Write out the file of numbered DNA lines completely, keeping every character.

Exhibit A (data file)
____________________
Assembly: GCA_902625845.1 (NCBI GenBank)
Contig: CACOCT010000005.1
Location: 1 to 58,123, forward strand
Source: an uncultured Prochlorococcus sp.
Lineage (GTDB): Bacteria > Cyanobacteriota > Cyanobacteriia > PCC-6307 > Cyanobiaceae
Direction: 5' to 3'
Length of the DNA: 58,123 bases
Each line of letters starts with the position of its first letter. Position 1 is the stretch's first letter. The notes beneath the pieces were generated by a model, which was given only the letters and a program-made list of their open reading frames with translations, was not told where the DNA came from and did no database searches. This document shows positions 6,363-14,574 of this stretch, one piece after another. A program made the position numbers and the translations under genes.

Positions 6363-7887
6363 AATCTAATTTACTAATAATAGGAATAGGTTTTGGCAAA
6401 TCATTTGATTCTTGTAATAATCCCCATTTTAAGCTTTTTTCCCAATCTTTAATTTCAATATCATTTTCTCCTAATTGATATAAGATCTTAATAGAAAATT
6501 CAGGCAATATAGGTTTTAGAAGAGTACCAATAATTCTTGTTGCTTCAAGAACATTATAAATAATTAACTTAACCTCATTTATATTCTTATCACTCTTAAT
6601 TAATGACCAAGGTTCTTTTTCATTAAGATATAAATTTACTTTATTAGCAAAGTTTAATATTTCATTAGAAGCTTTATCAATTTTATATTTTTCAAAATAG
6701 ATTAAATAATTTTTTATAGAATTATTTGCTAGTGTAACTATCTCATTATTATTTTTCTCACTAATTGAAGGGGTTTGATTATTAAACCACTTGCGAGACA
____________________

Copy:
Assembly: GCA_902625845.1 (NCBI GenBank)
Contig: CACOCT010000005.1
Location: 1 to 58,123, forward strand
Source: an uncultured Prochlorococcus sp.
Lineage (GTDB): Bacteria > Cyanobacteriota > Cyanobacteriia > PCC-6307 > Cyanobiaceae
Direction: 5' to 3'
Length of the DNA: 58,123 bases
Each line of letters starts with the position of its first letter. Position 1 is the stretch's first letter. The notes beneath the pieces were generated by a model, which was given only the letters and a program-made list of their open reading frames with translations, was not told where the DNA came from and did no database searches. This document shows positions 6,363-14,574 of this stretch, one piece after another. A program made the position numbers and the translations under genes.

Positions 6363-7887
6363 AATCTAATTTACTAATAATAGGAATAGGTTTTGGCAAA
6401 TCATTTGATTCTTGTAATAATCCCCATTTTAAGCTTTTTTCCCAATCTTTAATTTCAATATCATTTTCTCCTAATTGATATAAGATCTTAATAGAAAATT
6501 CAGGCAATATAGGTTTTAGAAGAGTACCAATAATTCTTGTTGCTTCAAGAACATTATAAATAATTAACTTAACCTCATTTATATTCTTATCACTCTTAAT
6601 TAATGACCAAGGTTCTTTTTCATTAAGATATAAATTTACTTTATTAGCAAAGTTTAATATTTCATTAGAAGCTTTATCAATTTTATATTTTTCAAAATAG
6701 ATTAAATAATTTTTTATAGAATTATTTGCTAGTGTAACTATCTCATTATTATTTTTCTCACTAATTGAAGGGGTTTGATTATTAAACCACTTGCGAGACA